Charles Goldstein Dies at 78; Sought Return of Art Looted by Nazis

Charles Goldstein at his office in Manhattan in 1985. Credit Chester Higgins Jr./The New York Times

Charles Goldstein at his office in Manhattan in 1985. Credit Chester Higgins Jr./The New York Times

Charles Goldstein, a high-stakes New York real estate lawyer who transformed himself into a tenacious advocate for recovering art looted from Holocaust victims, died on July 30 in Manhattan. He was 78.

The cause was complications of an infection, his daughter, Deborah David, said.

Mr. Goldstein, a lawyer with the firm Herrick, Feinstein, was counsel to theCommission for Art Recovery, which estimates that it has recovered or helped recover more than $160 million worth of stolen art since it was established in 1997 by Ronald S. Lauder, the president of the World Jewish Congress. The commission is also affiliated with the World Jewish Restitution Organization.

“Charles Goldstein was the unsung hero of art restitution,” Mr. Lauder said this week.

The commission’s goal is to compel European governments to identify and return art that the Nazis looted from public and private collections or that the owners were forced to sell. That includes spoils of war confiscated from the Nazis by the victors, including the Soviet Union.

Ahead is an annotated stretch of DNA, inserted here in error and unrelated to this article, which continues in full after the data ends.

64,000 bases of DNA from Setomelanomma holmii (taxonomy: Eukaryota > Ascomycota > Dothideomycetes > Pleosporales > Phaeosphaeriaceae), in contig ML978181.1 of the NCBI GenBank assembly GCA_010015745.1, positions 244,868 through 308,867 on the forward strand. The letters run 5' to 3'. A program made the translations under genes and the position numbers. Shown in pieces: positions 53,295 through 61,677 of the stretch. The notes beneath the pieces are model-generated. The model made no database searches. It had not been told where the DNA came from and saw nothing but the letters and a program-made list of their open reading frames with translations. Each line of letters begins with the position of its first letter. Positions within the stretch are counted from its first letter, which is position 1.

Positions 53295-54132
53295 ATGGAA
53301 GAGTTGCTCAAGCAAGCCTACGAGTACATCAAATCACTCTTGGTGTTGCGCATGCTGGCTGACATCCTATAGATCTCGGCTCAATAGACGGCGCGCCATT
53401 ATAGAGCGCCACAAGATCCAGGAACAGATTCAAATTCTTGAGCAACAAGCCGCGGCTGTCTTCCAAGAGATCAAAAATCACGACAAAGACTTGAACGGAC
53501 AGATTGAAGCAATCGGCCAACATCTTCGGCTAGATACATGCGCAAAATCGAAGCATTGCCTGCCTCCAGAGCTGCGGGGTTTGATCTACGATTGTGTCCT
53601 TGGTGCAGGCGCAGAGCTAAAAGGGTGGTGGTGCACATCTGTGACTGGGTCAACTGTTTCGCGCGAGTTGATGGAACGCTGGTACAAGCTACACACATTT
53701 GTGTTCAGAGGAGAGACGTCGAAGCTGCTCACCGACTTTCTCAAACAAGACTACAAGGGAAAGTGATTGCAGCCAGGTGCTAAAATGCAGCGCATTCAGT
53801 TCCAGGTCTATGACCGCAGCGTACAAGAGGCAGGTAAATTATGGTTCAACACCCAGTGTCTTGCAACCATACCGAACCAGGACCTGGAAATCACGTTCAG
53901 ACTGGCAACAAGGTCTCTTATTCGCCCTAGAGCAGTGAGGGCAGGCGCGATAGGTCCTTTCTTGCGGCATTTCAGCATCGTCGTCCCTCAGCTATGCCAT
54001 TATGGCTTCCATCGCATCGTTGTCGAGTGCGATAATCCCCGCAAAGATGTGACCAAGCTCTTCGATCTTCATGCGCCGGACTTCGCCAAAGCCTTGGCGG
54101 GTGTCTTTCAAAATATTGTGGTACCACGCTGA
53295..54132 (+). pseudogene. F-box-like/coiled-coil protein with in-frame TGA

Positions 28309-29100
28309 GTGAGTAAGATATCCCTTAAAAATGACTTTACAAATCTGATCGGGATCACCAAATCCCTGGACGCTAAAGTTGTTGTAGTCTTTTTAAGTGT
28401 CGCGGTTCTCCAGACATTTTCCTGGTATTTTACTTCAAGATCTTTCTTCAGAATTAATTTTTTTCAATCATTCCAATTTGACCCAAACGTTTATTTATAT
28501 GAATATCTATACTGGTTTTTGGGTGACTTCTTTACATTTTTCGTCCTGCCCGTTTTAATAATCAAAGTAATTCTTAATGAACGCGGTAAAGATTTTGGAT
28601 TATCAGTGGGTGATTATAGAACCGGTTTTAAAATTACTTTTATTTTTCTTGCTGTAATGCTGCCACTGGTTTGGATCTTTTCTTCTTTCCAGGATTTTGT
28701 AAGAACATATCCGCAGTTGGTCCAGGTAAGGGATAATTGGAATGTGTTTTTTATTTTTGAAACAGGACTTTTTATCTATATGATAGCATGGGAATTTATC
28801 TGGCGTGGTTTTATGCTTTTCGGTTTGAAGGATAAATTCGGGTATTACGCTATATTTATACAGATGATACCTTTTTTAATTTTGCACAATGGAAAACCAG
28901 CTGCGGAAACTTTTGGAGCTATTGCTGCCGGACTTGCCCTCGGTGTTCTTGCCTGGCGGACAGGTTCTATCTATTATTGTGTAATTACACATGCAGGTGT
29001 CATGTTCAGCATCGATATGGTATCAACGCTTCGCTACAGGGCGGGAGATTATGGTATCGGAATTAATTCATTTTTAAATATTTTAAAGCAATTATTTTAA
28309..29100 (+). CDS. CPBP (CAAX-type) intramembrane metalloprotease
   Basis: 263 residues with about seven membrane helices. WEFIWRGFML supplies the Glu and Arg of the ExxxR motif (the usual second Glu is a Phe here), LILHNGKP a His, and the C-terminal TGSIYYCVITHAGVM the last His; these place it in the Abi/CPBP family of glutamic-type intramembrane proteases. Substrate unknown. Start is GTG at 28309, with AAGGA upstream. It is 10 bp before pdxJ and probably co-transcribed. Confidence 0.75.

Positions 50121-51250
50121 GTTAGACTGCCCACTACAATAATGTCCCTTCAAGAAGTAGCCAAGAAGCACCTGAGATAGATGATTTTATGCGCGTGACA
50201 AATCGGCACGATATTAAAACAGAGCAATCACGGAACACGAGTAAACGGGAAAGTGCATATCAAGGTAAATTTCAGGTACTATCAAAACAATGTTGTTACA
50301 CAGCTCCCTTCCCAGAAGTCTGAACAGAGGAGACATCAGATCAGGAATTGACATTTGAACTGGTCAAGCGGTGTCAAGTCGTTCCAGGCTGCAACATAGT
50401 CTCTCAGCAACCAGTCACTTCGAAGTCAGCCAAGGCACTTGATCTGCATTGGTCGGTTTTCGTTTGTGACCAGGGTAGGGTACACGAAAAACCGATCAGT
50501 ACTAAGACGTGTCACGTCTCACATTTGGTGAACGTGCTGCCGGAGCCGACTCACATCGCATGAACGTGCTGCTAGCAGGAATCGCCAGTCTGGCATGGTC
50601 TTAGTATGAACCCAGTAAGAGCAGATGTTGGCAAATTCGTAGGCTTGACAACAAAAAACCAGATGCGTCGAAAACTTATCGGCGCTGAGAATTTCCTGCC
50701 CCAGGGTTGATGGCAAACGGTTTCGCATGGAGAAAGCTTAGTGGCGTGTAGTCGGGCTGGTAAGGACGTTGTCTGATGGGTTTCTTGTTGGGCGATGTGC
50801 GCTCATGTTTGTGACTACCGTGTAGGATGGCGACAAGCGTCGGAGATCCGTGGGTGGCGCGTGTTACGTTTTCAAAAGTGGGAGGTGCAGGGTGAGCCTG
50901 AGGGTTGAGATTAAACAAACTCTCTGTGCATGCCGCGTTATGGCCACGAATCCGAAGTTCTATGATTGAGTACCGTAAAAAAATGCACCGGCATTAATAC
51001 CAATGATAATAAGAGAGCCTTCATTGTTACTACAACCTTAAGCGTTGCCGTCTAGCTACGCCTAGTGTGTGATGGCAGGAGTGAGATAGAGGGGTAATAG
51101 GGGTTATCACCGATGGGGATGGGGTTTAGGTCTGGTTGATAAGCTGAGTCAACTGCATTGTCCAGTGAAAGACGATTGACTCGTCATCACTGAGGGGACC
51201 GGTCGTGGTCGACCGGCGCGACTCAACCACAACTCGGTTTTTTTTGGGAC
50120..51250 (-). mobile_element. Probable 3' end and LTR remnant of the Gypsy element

The commission supported the recovery of Gustav Klimt’s “Portrait of Adele Bloch-Bauer,” the painting that an Austrian refugee had successfully sued in United States courts to recover from Austria. (Austrian arbiters ruled in her favor in 2006. Mr. Lauder bought the portrait for $135 million for the Neue Galerie in New York; the legal battle was dramatized in the film “Woman in Gold,” released in April and starring Helen Mirren.)

The commission was also involved in negotiations for the return of Gustave Courbet’s “Femme Nue Couchee” (“Reclining Nude”), which was stolen in 1944 from Baron French Hatvany in Budapest.

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